Signing Away Rights

If a parent decides that he or she no longer wants to be a parent, that individual can petition the court and ask the judge to let the person sign away his or her rights. This will only happen if the custodial parent agrees. Most courts will only let a parent sign away rights if the child has a support person in place and someone who will take on the role of a second parent. This is common in court cases where the custodial parent remarried and the new spouse wants to adopt the child. Signing away parental rights means that the parent is no longer responsible for child support and may not be responsible for any back child support. With a family law attorney St Louis parents can find out more about terminating parental rights.… READ MORE

Child Support Important Part of Family Law

There are few issues in Family Law more complicated than the matter of Child Support Payments. On the surface the issue looks simple; both the primary custodial parent and the non custodial parent should have a responsibility to contribute to the financial success of the child. Therefore the noncustodial parent is often assigned to contribute a degree of financial support to take care of children’s needs.

Not Always Cut and Dried

There are of course, few easy answers in life. Noncustodial parents paying child support can run into difficulties with their finances like anyone else. In extreme cases, this might lead to unfortunate circumstances such as a failure to meet the obligation, leading to incarceration. Incarceration might lead to losing employment, which leads to further inability to meet the legal obligation. This is a textbook example of a vicious cycle.

Beyond the Stereotypes

Television, whether in the form of movies, news stories, or broadcast series, loves to play at these extremes. The stereotype of the “Deadbeat Dad” wars with the one of the “Lazy Mom Who Just Wants Money.”

In reality, these stereotypes do not reflect the truth of nearly any legal situation. In most cases, parents want to do well by their children, and take their obligations in this regard seriously. The legal landscape is simply a complicated one to navigate, especially amid the trying circumstances of an emotional divorce.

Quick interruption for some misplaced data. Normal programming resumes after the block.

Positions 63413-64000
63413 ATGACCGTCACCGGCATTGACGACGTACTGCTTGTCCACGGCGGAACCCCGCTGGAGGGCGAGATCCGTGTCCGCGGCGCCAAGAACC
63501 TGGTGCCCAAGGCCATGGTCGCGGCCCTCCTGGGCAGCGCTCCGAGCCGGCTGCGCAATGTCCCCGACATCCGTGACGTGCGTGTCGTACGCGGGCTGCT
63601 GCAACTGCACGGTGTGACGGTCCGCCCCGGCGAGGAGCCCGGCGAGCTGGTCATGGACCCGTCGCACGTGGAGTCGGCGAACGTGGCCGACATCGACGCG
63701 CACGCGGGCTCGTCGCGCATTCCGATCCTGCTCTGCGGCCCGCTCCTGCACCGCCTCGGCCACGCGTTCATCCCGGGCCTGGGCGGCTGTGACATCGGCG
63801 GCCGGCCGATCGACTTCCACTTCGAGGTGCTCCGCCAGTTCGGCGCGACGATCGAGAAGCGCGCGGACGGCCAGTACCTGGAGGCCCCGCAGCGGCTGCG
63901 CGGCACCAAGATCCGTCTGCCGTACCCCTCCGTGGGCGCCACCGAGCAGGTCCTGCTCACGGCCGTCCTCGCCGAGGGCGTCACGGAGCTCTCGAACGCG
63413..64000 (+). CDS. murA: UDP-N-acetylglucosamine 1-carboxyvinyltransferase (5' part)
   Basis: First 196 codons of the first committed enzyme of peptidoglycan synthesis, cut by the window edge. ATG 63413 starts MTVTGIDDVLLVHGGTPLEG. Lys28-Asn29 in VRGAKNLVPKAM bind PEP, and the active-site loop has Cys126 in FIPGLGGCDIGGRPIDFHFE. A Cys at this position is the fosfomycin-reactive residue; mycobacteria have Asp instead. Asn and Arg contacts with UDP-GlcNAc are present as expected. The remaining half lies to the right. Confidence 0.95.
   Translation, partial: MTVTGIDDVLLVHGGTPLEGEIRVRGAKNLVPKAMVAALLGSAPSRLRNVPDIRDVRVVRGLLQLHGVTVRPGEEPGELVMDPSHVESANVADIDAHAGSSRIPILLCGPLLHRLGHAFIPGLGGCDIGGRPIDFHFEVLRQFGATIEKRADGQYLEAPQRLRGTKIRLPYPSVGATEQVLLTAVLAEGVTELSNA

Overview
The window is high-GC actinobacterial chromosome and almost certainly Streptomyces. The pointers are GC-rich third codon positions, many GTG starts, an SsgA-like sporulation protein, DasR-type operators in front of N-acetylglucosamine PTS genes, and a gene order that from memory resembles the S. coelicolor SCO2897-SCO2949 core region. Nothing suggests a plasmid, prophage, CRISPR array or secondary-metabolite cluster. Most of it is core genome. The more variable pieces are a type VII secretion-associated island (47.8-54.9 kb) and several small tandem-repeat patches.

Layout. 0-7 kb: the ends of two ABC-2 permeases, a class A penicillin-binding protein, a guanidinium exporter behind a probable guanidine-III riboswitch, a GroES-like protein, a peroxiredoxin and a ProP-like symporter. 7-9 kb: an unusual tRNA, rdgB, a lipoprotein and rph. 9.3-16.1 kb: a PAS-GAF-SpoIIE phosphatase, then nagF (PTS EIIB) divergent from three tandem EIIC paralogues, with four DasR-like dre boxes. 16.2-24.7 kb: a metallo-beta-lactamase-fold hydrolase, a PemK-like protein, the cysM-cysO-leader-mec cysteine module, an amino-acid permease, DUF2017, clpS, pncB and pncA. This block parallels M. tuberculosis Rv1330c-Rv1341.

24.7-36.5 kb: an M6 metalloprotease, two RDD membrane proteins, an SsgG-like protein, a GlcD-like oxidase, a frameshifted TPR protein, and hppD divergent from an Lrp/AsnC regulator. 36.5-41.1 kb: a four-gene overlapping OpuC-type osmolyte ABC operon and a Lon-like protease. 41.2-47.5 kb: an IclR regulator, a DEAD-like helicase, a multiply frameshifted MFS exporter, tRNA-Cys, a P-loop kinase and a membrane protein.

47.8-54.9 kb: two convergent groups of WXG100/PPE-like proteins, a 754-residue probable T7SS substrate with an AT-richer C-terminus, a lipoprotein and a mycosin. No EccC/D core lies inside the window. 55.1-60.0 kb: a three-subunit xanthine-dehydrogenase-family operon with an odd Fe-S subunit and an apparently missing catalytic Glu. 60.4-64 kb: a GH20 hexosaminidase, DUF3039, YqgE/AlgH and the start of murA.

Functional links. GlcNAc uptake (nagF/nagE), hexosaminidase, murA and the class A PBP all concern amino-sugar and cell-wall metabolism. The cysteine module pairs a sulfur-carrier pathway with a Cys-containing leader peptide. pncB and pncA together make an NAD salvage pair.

Legal Professionals Can Assist

There is an extensive body of accepted case law regarding Family Law in general, and child support payments in particular. There are precedents for modifying the financial obligation from noncustodial parents. These precedents take situations like financial standing and employment into account, and can help both parents come to an agreement regarding both the needs of the child and the abilities of the respective parents.

Steven J. Glaros and Associates are one example of a law firm specializing in Family Law Pasco County residents can contact for assistance in these circumstances.

Good Parents Need Good Advice

An attorney or law firm specializing in Family Law can help people in an emotional and financially difficult situation navigate the complexities of Child Support Payments. Moving past the stereotypes of television and into a clearer understanding of the law and its options is often the best decision, for both parents and their children.… READ MORE

What Happens if You Cannot Make Bail in a Criminal Case?

When the police arrest you and take you to jail, the court must set your bail before you can leave. The court will typically base your bail on factors that include the severity of your crime and the risk that you will not return for your hearing. The amount that you must put up can range from a few hundred dollars to $100,000 or more. You can learn what happens if you cannot put up the full amount that the court asks for on the spot.

Back to Jail

If you cannot pay your bail and do not have anyone who can help you, the court will send you back to jail. You will remain in jail until your next hearing. Though Americans have the right to a speedy trial, many people in jail will waive their rights to a speedy trial because their attorneys ask them to do so. This gives you attorney more time to work on your case, which may result in you getting out faster and without serious charges appearing on your record. You may spend weeks or even months in jail before facing the judge again.

Get Bail Help

Very few criminals have the cash necessary to pay their bail, which is why they turn to bail bonds companies. These companies will agree to put up your bail on the agreement that you will return and face the judge later. You usually need to put up some form of collateral to secure your bail, which can be a home or a vehicle that you own. Your loved ones can put up their own homes and properties for you. Bail bonds companies usually only ask for 10% of the total amount put up in your name.

If you do not appear in court, the judge can issue a warrant for your arrest. The company that put up your bail can send a bounty hunter to find you too. To find answers to any other questions you have about bail and how it works, click here to learn more.… READ MORE